I appreciate the inclusion of the hip straps, but they’re just a bit too small to do much good. For an athletically overweight (read: fat) angler like myself, I need a bit more support. I do like that the hip straps can be tucked away if you don’t need them, but I’d prefer more support if they’re included at all. I understand the pack only holds 25 liters of gear, but if anyone can find the heaviest 25 liters of stuff to haul around all day, it’s fly anglers.

No second water bottle pocket

Since the only water bottle holder on this pack doubles as a rod tube holder, you’re slightly out of luck if you want easy-to-reach water and plan on packing a rod tube with you. Certainly, you can stuff a water bottle in the shallow pocket above the main compartment, or even in the main compartment itself, which you can access quickly via the right side zipper. This issue is also mitigated by the pocket dedicated to a water bladder or your laptop, if you prefer water bladders over bottles.

Final Word

The Orvis Bug Out Fly-Fishing Backpack is one of the most thoughtfully-designed pieces of gear I’ve ever used. Everything on the pack has a functional purpose and Orvis didn’t add any unnecessary window dressing. It’s incredibly versatile, has room for a boat load of gear, and I love the innovative rod tube holder. Many of the Bug Out Backpacks features are game changers for fly fishing day packs, and I won’t be the least bit surprised to see several of them copied by other brands.

The Bug Out Backpack is the best angling-focused backpack I’ve found, and one that is designed to meet the needs of a wide variety of anglers. Whether you’re on the flats, high in the Rockies, or somewhere in between, the Bug Out Backpack is likely the gear-carrying answer you’ve been looking for.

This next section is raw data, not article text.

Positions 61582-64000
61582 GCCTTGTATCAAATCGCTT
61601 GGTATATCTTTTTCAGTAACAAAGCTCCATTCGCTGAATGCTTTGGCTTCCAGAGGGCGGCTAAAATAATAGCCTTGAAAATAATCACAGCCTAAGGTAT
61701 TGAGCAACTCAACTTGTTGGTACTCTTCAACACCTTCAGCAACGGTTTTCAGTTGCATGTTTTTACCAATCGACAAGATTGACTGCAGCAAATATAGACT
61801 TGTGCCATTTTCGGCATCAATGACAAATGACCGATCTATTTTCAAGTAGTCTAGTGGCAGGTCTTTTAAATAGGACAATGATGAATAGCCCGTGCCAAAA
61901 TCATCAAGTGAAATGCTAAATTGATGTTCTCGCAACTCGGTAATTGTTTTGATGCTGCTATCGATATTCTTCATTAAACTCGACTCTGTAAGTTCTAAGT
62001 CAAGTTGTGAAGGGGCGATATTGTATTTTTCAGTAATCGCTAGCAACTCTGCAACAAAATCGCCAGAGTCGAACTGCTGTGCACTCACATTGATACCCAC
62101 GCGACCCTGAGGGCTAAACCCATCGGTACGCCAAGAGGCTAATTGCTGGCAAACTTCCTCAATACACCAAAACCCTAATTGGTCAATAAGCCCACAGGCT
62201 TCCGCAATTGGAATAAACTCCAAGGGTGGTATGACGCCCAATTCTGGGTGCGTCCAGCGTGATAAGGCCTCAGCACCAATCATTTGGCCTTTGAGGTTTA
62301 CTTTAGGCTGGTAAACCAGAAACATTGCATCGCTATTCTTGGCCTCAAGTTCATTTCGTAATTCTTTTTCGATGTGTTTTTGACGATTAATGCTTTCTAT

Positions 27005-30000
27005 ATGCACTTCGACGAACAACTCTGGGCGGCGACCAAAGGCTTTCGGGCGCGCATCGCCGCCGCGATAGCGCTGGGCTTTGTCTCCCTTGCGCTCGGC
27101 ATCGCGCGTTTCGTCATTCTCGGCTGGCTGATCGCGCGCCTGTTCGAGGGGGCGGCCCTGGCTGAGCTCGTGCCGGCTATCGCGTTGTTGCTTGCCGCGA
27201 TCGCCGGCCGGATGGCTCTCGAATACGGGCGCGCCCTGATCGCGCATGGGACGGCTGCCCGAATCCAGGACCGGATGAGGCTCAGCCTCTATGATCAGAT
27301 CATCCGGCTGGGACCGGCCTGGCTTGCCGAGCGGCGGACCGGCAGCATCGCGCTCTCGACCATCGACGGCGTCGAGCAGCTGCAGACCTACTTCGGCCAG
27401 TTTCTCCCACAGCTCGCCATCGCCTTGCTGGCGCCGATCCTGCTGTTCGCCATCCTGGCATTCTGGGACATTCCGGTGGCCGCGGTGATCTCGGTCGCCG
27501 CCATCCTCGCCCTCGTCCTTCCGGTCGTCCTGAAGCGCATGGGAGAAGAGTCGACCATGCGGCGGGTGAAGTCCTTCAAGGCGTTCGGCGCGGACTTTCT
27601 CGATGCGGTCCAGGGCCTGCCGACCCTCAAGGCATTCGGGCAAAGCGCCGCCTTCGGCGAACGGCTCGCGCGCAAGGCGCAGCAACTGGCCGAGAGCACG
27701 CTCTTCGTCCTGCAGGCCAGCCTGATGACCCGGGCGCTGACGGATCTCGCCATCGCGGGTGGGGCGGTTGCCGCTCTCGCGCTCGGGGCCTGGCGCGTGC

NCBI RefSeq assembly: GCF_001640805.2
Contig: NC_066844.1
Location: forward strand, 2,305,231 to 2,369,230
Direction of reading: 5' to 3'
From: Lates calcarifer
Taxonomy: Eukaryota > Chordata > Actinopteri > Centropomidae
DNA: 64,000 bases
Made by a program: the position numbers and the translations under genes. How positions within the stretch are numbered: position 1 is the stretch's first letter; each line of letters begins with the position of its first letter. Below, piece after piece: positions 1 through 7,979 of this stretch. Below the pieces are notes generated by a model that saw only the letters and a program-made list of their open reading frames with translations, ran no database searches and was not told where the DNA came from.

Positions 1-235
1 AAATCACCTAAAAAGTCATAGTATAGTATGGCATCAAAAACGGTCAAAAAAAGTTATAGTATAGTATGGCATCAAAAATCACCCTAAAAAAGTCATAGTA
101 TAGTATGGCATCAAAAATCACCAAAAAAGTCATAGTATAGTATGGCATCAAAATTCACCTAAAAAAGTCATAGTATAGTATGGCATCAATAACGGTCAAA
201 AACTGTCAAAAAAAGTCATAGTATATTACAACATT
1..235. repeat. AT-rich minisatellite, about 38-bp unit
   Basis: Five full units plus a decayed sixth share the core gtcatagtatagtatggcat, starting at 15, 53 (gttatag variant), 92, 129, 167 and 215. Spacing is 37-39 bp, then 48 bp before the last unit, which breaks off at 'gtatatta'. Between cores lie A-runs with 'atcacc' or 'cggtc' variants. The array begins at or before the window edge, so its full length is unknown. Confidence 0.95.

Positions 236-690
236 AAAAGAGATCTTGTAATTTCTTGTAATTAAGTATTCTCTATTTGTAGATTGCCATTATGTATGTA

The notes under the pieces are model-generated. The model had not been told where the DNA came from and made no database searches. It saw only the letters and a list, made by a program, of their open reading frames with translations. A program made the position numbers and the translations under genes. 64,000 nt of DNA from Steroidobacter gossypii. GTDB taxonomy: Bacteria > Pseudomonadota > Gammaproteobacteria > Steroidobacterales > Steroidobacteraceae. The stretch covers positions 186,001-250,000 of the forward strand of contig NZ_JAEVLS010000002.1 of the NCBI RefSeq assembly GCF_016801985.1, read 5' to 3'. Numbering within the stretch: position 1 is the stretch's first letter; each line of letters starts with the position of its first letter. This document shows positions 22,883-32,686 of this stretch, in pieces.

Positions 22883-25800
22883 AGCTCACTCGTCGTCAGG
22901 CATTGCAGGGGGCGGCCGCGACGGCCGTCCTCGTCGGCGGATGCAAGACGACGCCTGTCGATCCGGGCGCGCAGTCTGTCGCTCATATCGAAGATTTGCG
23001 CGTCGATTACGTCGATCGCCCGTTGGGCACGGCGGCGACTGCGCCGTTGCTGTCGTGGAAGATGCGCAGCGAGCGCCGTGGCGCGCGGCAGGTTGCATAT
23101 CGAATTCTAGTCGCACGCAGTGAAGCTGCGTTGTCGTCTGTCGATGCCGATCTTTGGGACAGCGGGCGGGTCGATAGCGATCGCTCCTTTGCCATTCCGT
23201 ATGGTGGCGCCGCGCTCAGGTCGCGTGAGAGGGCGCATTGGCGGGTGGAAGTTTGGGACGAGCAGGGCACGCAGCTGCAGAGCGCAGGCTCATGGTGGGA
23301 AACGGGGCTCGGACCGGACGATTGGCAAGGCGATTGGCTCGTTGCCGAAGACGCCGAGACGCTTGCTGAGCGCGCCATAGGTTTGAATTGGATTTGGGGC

Spencer Durrant is a fly fishing guide and writer from Utah. He runs the Utah Fly Fishing Company, is the News Editor for MidCurrent, and a contributor to Hatch Magazine. Connect with him on Instagram/Twitter, @Spencer_Durrant.

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Ethan Smith is a seasoned marine veteran, professional blogger, witty and edgy writer, and an avid hunter. He spent a great deal of his childhood years around the Apache-Sitgreaves National Forest in Arizona. Watching active hunters practise their craft initiated him into the world of hunting and rubrics of outdoor life. He also honed his writing skills by sharing his outdoor experiences with fellow schoolmates through their high school’s magazine. Further along the way, the US Marine Corps got wind of his excellent combination of skills and sought to put them into good use by employing him as a combat correspondent. He now shares his income from this prestigious job with his wife and one kid. Read more >>